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Charcoal quality

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9 hours ago, openspaceman said:

Hotter drives off more volatiles and increases the fixed carbon content. So hotter means less yield but higher carbon content. Carbon has a higher calorific content per kg than wood.

 

 

OK so the fact I will let my retort get up to 700C towards the end of the burn could be why this chap found our charcoal so good. We simply make a more energy dense charcoal than most.

 

"Retorts tend to self limit their temperature because the process goes back to endothermic above about 440C as the structure of the char matrix begins to change and  most of the evolution of the hydrogen and oxygen containing species has finished so the exothermic reactions of the initial pyrolysis products splitting and cracking has finished." 

 

Any chance you could break this bit down for numpty's to understand? :) You say it will tend to self limit but it wants to sit up around 600C-650C for much of the burn without careful air control. The temps are taken in the firebox mid hight of the charge chamber.

Edited by Woodworks

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2 hours ago, Woodworks said:

OK so the fact I will let my retort get up to 700C towards the end of the burn could be why this chap found our charcoal so good. We simply make a more energy dense charcoal than most.

700C is very hot for a steel walled retort because at that temperature the steel will oxidise on the outside at least.

2 hours ago, Woodworks said:

 

"Retorts tend to self limit their temperature because the process goes back to endothermic above about 440C as the structure of the char matrix begins to change and  most of the evolution of the hydrogen and oxygen containing species has finished so the exothermic reactions of the initial pyrolysis products splitting and cracking has finished."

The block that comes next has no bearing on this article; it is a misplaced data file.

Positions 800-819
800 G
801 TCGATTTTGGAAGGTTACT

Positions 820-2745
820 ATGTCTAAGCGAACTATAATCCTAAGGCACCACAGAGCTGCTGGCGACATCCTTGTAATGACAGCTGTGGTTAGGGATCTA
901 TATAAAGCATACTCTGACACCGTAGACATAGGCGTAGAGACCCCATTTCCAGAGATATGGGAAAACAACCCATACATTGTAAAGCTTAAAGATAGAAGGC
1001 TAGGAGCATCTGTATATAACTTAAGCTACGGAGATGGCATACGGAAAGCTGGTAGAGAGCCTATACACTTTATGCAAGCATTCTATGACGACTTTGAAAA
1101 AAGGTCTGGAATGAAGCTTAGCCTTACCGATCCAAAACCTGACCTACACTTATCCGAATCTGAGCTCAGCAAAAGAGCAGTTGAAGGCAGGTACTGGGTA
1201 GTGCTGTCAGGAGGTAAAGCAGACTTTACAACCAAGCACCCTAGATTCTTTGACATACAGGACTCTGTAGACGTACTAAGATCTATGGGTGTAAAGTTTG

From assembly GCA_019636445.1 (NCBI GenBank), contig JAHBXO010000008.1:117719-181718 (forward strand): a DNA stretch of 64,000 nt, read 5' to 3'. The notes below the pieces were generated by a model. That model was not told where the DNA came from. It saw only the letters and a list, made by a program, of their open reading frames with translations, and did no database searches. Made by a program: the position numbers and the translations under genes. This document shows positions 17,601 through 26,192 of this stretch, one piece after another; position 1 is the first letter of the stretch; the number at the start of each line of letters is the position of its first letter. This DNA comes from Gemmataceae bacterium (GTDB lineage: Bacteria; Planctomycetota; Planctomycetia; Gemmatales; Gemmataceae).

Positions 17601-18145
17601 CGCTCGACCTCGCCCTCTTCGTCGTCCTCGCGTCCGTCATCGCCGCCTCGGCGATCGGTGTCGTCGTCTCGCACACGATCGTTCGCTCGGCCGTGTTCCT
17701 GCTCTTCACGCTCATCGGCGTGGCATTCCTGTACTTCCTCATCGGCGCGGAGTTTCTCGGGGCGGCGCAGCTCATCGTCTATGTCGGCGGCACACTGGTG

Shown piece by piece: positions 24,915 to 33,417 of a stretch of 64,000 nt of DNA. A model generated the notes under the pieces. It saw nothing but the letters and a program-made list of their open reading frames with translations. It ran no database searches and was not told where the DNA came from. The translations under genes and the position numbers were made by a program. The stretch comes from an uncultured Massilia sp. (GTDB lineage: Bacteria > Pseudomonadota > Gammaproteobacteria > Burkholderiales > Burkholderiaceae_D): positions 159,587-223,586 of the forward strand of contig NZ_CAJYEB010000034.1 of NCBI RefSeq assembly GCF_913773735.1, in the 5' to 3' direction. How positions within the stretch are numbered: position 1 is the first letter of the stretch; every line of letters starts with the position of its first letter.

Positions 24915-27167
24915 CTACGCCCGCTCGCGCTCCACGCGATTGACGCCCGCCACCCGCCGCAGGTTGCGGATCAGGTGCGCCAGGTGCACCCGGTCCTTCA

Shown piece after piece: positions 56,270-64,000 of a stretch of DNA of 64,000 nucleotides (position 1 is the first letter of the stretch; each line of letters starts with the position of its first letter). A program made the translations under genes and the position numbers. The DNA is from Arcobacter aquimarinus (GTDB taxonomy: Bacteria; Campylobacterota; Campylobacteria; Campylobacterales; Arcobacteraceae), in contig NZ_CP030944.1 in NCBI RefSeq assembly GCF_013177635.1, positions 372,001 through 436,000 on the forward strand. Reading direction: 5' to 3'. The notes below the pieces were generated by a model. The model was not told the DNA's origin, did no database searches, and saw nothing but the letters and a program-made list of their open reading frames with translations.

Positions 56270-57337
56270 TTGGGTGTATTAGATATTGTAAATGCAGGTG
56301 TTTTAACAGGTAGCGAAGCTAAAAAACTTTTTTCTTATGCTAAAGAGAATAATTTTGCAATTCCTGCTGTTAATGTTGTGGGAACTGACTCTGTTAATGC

Any chance you could break this bit down for numpty's to understand? :) You say it will tend to self limit but it wants to sit up around 600C-650C for much of the burn without careful air control. The temps are taken in the firebox mid hight of the charge chamber.

Most of the mass loss is in the temperature range 330C to <500C above 800C the char is almost pure carbon and only 15% of the dry weight of wood used, depending on species. Batch retorts (i.e. those that you initially heat with other means and then they burn their own offgas to sustain the temperature) have given off most of the gaseous pyrolysis products by ~450 C so there is no more fuel to sustain the pyrolysls, as above about 460C the char undergoes a change which requires energy input  it tends to not exceed this temperature in the absence of other heat input. This lower temperature char thus still contains some tars which need to be burnt in a flame else they smoke which makes it poor for indoor cooking (indoor use of charcoal is unwise because of the risk of CO but it happens in many less developed urban areas where a wood fire and associated smoke en mass is unacceptable) . From the little I have seen of imported hardwood charcoal  it typically is much denser than ours and made at higher temperature, so it is harder to light, burns more slowly and gives off little or no smoke.

 

Incidentally it is the fat dripping onto the hot coals, being partially burnt and then condensing on the food that makes flame grilled meat a source of VOCs and free radicals which are best not eaten regularly.

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